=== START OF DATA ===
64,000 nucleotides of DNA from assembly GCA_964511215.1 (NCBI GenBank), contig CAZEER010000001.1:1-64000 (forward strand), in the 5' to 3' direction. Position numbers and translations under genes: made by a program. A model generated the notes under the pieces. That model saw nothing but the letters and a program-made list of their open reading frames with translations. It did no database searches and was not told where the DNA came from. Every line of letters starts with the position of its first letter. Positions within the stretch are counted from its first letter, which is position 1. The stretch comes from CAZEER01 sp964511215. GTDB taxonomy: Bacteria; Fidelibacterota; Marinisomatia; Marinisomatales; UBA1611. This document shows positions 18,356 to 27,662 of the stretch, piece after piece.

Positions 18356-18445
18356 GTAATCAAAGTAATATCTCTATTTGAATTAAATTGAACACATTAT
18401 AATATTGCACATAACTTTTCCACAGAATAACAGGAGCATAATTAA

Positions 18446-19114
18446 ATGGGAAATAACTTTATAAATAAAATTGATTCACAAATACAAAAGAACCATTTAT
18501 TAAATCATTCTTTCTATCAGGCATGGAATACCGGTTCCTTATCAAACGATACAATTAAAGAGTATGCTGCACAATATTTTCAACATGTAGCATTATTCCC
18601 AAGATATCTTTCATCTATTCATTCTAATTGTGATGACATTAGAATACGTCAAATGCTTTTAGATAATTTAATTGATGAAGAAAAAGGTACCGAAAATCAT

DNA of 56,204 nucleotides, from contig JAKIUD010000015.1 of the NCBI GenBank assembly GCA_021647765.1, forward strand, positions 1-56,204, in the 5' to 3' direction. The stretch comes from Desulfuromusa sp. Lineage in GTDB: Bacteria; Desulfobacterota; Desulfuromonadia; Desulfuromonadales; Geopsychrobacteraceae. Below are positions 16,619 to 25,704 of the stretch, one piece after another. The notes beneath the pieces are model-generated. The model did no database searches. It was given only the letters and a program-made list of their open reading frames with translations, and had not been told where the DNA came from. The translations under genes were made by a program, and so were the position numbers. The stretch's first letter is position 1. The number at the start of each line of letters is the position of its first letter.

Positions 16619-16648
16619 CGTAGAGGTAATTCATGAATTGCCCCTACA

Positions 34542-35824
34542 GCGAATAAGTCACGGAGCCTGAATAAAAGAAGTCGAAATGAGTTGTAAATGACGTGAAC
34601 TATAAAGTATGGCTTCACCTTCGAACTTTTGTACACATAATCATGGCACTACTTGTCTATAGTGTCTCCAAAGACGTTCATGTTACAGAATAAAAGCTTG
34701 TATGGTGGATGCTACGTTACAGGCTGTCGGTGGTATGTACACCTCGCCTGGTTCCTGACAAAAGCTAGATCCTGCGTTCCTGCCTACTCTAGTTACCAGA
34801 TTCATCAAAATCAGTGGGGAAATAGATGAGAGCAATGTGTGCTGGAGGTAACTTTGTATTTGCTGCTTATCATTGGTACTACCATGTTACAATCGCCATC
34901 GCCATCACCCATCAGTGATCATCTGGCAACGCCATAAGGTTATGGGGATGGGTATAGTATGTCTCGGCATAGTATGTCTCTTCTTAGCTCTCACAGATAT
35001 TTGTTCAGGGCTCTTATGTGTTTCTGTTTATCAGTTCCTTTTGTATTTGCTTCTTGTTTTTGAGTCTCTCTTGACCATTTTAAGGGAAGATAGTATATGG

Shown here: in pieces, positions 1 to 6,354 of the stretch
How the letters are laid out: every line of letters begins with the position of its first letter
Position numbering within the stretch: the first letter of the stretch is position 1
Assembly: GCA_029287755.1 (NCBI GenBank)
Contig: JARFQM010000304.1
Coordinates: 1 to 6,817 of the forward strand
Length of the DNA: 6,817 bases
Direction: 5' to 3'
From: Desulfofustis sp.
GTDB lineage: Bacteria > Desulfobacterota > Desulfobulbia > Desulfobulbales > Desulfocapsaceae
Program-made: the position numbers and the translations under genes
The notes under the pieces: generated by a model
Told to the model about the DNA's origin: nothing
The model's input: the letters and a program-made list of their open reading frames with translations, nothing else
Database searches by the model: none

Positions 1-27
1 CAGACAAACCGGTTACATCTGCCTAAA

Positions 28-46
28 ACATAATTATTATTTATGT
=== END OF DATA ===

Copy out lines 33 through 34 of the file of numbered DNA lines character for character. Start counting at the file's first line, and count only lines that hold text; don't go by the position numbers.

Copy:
Database searches by the model: none

Positions 1-27